BRADLEY, Mich. – The Match-E-Be-Nash-She-Wish Band of Pottawatomi’s planned casino and entertainment center took a great leap forward recently when the federal government announced it would take land into trust for the project early next year.
The Interior Department will take 146 acres in Allegan County into trust for the tribe, which is known as the Gun Lake Tribe, on Jan. 5, 2007, according to an Oct. 27 Justice Department filing in the U.S. District Court in Washington, D.C., and with Michigan Gambling Opposition (MichGO), an anti-Indian casino group.
“This is another very significant step forward for our tribe. We applaud the actions of the federal government in their efforts to provide relief to the tribe and the local communities that are eager for the thousands of jobs and economic growth the casino will provide,” Chairman D.K. Sprague said.
The tribe expects to begin construction next spring, Sprague said.
MichGO has until Jan. 5 to file an injunction against Interior, a legal step the group will take, spokesman John Helmholdt said.
“MichGO will be filing the preliminary motion for injunction and we’re going to continue to cooperate and work with the court in a timely manner and leave it up to the court to decide,” Helmholdt said.
The 300-member Gun Lake Tribe was federally acknowledged in 1999, but its effort to take land into trust have been snarled in court and at Interior since then.
Interior granted final approval to the tribe’s land into trust application in May 2005. MichGO immediately challenged Interior in a lawsuit that is pending in the Washington federal court.
Last January, the tribe and the Justice Department filed for a summary judgment of MichGO’s lawsuit, but the court has not acted since then. Around the same time, a federal appeals court dismissed an identical lawsuit that sought to delay the Pokagon Band of Potawatomi from developing Four Winds Casino Resort in southwestern Michigan. The dismissal set a precedent for MichGo’s action against Gun Lake.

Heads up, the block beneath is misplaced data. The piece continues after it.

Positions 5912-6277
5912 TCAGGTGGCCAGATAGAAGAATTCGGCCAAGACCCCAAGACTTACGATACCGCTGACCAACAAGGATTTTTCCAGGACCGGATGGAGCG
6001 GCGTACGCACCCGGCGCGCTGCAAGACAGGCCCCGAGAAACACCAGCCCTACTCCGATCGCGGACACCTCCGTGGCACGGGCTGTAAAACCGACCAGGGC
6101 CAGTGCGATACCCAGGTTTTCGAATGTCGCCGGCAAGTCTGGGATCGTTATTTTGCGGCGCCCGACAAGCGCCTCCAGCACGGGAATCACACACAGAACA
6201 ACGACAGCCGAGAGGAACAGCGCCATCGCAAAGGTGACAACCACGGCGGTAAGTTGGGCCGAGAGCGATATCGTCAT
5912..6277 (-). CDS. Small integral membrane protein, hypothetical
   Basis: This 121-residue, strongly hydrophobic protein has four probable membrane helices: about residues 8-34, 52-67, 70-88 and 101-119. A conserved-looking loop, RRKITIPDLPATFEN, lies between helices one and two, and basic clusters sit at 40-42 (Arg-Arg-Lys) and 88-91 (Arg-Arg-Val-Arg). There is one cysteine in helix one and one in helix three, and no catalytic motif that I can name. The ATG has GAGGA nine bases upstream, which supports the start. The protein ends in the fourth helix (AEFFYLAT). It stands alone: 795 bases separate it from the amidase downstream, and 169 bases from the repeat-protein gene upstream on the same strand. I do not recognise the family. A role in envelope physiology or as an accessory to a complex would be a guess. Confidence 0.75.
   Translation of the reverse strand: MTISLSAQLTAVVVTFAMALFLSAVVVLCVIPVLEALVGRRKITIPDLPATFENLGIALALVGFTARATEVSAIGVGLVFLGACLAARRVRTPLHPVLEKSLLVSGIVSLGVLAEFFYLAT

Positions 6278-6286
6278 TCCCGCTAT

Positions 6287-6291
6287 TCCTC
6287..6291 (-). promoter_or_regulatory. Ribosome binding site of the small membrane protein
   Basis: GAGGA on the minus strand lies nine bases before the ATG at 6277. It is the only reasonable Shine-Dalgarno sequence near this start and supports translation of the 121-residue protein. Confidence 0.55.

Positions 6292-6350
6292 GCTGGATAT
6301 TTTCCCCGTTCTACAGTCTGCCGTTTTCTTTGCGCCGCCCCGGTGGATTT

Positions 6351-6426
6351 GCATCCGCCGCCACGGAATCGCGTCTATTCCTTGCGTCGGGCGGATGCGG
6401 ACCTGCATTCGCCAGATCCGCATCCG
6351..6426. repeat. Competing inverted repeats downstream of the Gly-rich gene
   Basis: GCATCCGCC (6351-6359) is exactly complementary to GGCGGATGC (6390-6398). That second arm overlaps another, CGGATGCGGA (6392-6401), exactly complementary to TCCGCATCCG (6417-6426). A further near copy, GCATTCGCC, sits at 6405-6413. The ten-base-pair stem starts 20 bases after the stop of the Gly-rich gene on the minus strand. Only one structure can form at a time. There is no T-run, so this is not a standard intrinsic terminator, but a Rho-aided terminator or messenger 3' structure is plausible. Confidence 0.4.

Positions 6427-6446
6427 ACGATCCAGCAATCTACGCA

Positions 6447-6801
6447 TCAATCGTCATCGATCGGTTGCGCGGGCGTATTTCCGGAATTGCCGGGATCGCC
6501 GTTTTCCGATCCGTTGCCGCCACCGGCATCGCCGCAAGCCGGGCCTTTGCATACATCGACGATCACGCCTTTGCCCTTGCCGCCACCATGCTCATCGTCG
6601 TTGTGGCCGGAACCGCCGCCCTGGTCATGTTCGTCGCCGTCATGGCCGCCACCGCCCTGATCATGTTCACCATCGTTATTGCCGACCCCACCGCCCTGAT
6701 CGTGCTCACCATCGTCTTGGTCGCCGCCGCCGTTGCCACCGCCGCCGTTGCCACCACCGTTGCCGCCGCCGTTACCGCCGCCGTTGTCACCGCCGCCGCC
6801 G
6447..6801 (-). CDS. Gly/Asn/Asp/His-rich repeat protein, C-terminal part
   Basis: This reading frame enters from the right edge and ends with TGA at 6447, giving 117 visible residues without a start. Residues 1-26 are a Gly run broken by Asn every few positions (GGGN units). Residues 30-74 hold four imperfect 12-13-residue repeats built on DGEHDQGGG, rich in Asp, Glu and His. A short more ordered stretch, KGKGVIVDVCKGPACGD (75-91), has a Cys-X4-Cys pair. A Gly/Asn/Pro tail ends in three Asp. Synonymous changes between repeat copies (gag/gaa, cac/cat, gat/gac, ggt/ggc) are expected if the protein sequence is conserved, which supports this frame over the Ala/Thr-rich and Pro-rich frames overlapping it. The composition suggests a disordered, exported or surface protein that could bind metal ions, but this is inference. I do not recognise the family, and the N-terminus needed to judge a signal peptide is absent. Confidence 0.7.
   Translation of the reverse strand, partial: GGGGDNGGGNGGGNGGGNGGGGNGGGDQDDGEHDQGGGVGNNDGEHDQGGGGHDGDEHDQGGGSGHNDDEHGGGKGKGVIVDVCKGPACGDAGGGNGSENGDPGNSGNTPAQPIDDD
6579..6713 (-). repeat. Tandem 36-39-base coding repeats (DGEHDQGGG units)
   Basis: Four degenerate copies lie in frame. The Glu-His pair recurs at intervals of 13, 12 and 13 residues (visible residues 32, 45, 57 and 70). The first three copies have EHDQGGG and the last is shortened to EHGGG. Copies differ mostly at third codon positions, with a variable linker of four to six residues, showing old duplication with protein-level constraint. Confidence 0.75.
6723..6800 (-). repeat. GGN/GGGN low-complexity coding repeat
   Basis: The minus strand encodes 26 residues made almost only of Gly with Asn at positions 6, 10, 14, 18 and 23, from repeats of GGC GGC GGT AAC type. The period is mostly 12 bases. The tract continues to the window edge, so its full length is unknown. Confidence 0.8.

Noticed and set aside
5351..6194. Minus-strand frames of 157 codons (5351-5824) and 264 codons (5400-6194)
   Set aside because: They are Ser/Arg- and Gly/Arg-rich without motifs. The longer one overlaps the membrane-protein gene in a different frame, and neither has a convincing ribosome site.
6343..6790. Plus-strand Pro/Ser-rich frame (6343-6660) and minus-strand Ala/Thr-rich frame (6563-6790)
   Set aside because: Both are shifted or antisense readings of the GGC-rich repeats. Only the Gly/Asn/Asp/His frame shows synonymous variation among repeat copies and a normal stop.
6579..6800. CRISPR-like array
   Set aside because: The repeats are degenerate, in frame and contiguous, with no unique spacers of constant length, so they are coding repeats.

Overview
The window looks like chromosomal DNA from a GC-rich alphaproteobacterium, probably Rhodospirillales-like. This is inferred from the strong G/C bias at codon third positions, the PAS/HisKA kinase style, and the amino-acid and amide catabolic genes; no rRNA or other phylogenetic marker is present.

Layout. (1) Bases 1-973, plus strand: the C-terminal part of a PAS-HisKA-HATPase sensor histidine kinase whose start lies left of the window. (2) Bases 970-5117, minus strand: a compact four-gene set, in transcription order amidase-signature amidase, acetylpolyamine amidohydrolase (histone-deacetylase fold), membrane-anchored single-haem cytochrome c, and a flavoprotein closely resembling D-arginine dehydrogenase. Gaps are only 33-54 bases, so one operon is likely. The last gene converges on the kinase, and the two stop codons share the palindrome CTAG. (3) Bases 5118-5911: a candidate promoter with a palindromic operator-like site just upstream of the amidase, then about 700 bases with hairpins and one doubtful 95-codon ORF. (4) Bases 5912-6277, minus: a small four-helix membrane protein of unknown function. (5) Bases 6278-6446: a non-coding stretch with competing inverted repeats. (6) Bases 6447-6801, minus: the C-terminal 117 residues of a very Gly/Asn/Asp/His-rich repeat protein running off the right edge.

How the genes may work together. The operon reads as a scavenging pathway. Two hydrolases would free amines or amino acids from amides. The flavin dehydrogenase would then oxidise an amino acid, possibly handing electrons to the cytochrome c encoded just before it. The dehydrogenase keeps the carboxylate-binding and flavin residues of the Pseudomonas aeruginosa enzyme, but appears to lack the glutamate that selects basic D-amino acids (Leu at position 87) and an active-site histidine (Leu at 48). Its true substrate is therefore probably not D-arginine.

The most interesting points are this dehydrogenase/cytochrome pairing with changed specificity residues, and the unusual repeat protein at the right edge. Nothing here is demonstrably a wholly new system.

Helmholdt said the latest decision “is a very heavy-handed legal maneuver by the federal government and tribe in an attempt to force the court to take action. We believe due process should be allowed and we should be given a fair hearing in court before the tribe is allowed to take any action.”
But Justice reminded MichGO that it already had turned down an offer to expedite matters.
“The Gun Lake Tribe has demonstrated to the Department that it may suffer irreparable harm should the trust acquisition be delayed any further. In light of this, the United States requested that MichGO join the United States in requesting expedited hearing on the summary judgment motions before the District Court. MichGO rejected this request and proposed instead that the United States prepare an Environmental Impact Statement. The United States does not believe an EIS is warranted in this case,” Gina Allery, a trial attorney for the Justice Department, said in an Oct. 27 letter to MichGO.
Interior’s final land into trust approval last May followed an unexplained 14-month delay after it had issued a preliminary approval with a “Finding of No Significant Impact” document in February 2004.
Helmholdt said MichGO’s continuing request for an EIS – a more rigorous analysis than an Environmental Assessment – is “a central part of our legal argument.”
But Justice may see the request as a replay of a tactic used by former lobbyist Jack Abramoff, who was indicted on corruption and fraud charges earlier this year. During its investigation, Justice found that Abramoff tried to get Interior to require an EIS in order to block the Gun Lake casino, because he believed it would threaten the market share of a nearby casino operated by one of his clients.
“MichGO’s irresponsible decision to continue to pursue its flawed lawsuit to block our casino has wasted millions of taxpayer dollars and caused irreparable damage to the tribe and West Michigan’s economy,” Sprague said.
Sprague said the tribe continues to seek a gaming compact with the state and is pursuing an agreement, similar to others in the state, that would provide 8 percent of slot machine revenues to the state and two percent to local governments.
But Gun Lake plans to go forward with a Class III gaming facility with or without a compact, Sprague said. He cited a recent Interior decision to authorize Class III gaming for the Seminole Tribe in Florida without a tribal/state compact unless the two sovereigns negotiate a compact within 60 days. Without a compact, the state does not receive any gaming revenues and has no regulatory oversight role.
“A Class III compact would be best for the tribe, the state and surrounding communities. We are hopeful the Michigan Legislature and governor understand that for the benefit of Michigan and its residents, the time has come to sign the Gun Lake Casino compact,” Sprague said.
Liz Boyd, spokesman for Michigan Gov. Jennifer Granholm, acknowledged the argument for a compact that would provide revenues for the state and municipal governments.
“We are having discussions with the tribe. Our former govenor, John Engler, perhaps said it best when he said, ‘One way or another that tribe will have gaming, so the question is with or without a compact.’ So the governor is really weighing the question very carefully and no decisions have been made yet,” Boyd said.